As noted above, there are many cases where the structure-based predicted binding specificity is closer to the experimental binding specificity than the sequence-based predicted binding specificity. For some examples, the structure-based predicted binding specificity better predicts the experimental binding specificity at certain positions (e.g. MLLT4-1, TJP1-1 and DVL2-1). To examine if this is caused by specific structural features used by the structure-based predictor, we searched the literature to find known structure determinants influencing these specific amino acid preferences and compared them to our results. For MLLT4-1, the structure-based predictions indicate a preference for a hydrophilic Thr residue at position −2. The preference for a hydrophilic Thr residue at position −2 is explained by the findings of Chen et al.[15]. Their work showed that the Thr preference at position −2 is due to its interaction with Gln at position α2-1 of the domain, which forms a hydrophilic binding site pocket at position −2. This preference is reflected in the structure-based predicted binding specificity, whereas a completely different preference for a hydrophobic Ile residue at this position is predicted by the sequence-based predictor (Figure 5). The domain TJP1-1 is another example where the predicted structure and sequence-based binding specificities are very different (Figure 5). Appleton et al., showed that this domain has a bi-specific preference for Trp or Tyr at position −1[13]. The Trp preference is accommodated through main chain interactions with β2 and β3 strands, while the Tyr preference is accomplished through hydrogen bonding with Asp at position β3-5 of the domain. The bi-specific preference for a Trp or Tyr at position −1 is reflected in the structure-based binding specificity, while only a preference for Tyr is indicated in the sequence-based binding specificity. Finally, the predicted binding specificities for domain DVL2-1 are very different (Figure 5). Zhang et al. found that the −2 binding site of the domain actually accommodates a Gly-Tyr pair[52]. The preference for a Gly at position −2 is reflected in the predicted structure-based binding specificity whereas there is no obvious preference in the predicted sequence-based binding specificity. Since the binding specificities for these examples are determined by specific domain structure features, this helps explain why the structure-based predictor can better predict their binding preferences than the sequence-based predictor.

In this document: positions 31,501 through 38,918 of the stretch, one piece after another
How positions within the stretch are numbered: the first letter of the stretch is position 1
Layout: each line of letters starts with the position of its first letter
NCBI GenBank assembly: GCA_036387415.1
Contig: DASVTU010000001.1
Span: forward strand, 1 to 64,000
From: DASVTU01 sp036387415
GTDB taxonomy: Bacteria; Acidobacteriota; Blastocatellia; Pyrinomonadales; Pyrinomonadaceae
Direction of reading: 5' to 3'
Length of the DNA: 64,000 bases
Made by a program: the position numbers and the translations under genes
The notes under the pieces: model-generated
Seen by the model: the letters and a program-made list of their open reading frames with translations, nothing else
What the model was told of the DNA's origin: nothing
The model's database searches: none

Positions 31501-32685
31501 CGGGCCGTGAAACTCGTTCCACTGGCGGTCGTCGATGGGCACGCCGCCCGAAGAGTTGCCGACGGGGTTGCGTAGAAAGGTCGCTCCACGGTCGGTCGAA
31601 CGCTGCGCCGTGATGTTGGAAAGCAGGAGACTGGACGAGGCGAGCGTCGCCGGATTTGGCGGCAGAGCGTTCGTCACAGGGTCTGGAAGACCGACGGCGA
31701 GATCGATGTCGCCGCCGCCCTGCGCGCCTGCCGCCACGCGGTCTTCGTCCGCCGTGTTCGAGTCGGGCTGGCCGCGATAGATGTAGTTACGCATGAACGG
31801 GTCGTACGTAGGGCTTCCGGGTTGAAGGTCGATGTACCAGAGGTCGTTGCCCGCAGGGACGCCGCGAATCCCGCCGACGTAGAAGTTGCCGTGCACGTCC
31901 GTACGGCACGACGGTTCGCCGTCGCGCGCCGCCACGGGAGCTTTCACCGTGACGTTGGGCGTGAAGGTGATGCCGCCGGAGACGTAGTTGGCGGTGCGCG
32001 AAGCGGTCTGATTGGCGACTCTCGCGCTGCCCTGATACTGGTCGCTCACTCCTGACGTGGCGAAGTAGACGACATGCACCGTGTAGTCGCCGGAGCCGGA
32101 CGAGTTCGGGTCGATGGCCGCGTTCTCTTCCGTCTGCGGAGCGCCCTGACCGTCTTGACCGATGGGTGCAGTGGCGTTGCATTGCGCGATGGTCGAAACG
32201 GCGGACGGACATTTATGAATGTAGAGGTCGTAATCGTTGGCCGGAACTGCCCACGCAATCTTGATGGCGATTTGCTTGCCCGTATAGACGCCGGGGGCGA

A functional map of PDZ domain biology highlights PDZ involvement in a variety of biological processes

To identify gene functions better predicted by sequence or structure-based methods, we performed GO-based gene function enrichment analysis on all predicted hits. The results were visualized using an enrichment map, which groups related gene function terms to ease identification of functional themes (Figure 6). Enrichment results from both sequence and structure-based predictions were plotted on the same map to ease identification of overlapping or unique themes, with sequence-based enrichment scores corresponding to node centre colour and structure-based scores corresponding to node border colour. For example, a number of themes are enriched in hits from both methods, such as ‘photoreceptor cell maintenance’, ‘hippo signalling’ and ‘cell junction assembly’ (i.e. node centre and border are red). Other themes are only enriched in sequence-based (i.e. border is grey, node centre is red) or structure-based predictions (i.e. border is red, node centre is grey). For example, ‘neuron projection morphogenesis’, ‘regulation of cytokinesis’, and ‘innate immune response signalling’ themes contain terms only enriched in structure-based predictions, while ‘actin movement’, ‘membrane fusion’ and ‘nuclear transport’ are enriched only in sequence-based predictions.